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Guidelines for using movement science to inform biodiversity policy
journal contributionposted on 2015-06-23, 00:00 authored by P Barton, P Lentin, E Alacs, S Bau, Y Buckley, Erin Burns, Don DriscollDon Driscoll, L Guja, H Kujala, J Lahoz-Monfort, A Mortelliti, R Nathan, R Rowe, A Smith
Substantial advances have been made in our understanding of the movement of species, including processes such as dispersal and migration. This knowledge has the potential to improve decisions about biodiversity policy and management, but it can be difficult for decision makers to readily access and integrate the growing body of movement science. This is, in part, due to a lack of synthesis of information that is sufficiently contextualized for a policy audience. Here, we identify key species movement concepts, including mechanisms, types, and moderators of movement, and review their relevance to (1) national biodiversity policies and strategies, (2) reserve planning and management, (3) threatened species protection and recovery, (4) impact and risk assessments, and (5) the prioritization of restoration actions. Based on the review, and considering recent developments in movement ecology, we provide a new framework that draws links between aspects of movement knowledge that are likely the most relevant to each biodiversity policy category. Our framework also shows that there is substantial opportunity for collaboration between researchers and government decision makers in the use of movement science to promote positive biodiversity outcomes.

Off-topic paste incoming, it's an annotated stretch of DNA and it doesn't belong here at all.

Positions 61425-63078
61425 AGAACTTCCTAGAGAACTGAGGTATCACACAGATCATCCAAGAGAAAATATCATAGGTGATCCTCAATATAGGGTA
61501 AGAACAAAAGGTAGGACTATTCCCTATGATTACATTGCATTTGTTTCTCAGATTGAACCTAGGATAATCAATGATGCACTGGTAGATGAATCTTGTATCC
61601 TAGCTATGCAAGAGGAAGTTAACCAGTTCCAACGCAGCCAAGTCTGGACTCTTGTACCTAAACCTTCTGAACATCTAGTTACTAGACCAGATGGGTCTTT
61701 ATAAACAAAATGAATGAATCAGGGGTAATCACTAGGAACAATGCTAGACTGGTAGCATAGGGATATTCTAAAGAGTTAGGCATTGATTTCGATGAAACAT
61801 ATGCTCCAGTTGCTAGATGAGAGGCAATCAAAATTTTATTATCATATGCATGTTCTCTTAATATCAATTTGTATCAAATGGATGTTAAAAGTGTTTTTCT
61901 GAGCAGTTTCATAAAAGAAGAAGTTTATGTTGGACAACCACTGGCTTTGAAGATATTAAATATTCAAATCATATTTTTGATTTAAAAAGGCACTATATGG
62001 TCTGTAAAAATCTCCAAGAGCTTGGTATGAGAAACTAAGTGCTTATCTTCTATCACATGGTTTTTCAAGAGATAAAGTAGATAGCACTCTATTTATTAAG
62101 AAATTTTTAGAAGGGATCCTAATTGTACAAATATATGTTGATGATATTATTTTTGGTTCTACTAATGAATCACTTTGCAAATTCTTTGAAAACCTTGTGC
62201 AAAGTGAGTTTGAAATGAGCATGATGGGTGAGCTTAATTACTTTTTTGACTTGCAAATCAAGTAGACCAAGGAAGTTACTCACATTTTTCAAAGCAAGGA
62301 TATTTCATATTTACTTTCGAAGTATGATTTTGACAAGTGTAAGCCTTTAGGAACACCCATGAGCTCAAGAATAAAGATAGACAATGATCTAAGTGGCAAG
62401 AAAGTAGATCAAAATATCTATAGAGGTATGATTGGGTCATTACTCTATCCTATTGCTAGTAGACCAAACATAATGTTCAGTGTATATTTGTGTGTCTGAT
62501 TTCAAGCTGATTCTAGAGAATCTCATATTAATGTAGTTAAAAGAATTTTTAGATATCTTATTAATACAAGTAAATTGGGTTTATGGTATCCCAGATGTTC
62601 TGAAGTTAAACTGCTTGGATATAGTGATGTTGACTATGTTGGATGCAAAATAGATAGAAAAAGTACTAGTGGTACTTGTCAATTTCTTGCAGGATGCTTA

JournalEnvironmental management (New York): an international journal for decision-makers, scientists and environmental auditors
Pagination791 - 801
LocationNew York, N.Y.
Publication classificationC Journal article; C1.1 Refereed article in a scholarly journal
Copyright notice2015, Springer
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ConnectivityConservation policyDecisionDispersalGovernmentImpact assessmentInterventionManagementMigrationRestorationRisk assessmentThreatened speciesTranslocationScience & TechnologyLife Sciences & BiomedicineEnvironmental SciencesEnvironmental Sciences & EcologyDispersal GovernmentLONG-DISTANCE DISPERSALHABITAT CONFIGURATIONGLOBAL BIODIVERSITYRESERVE DESIGNCONSERVATIONECOLOGYFRAGMENTATIONCOLONIZATION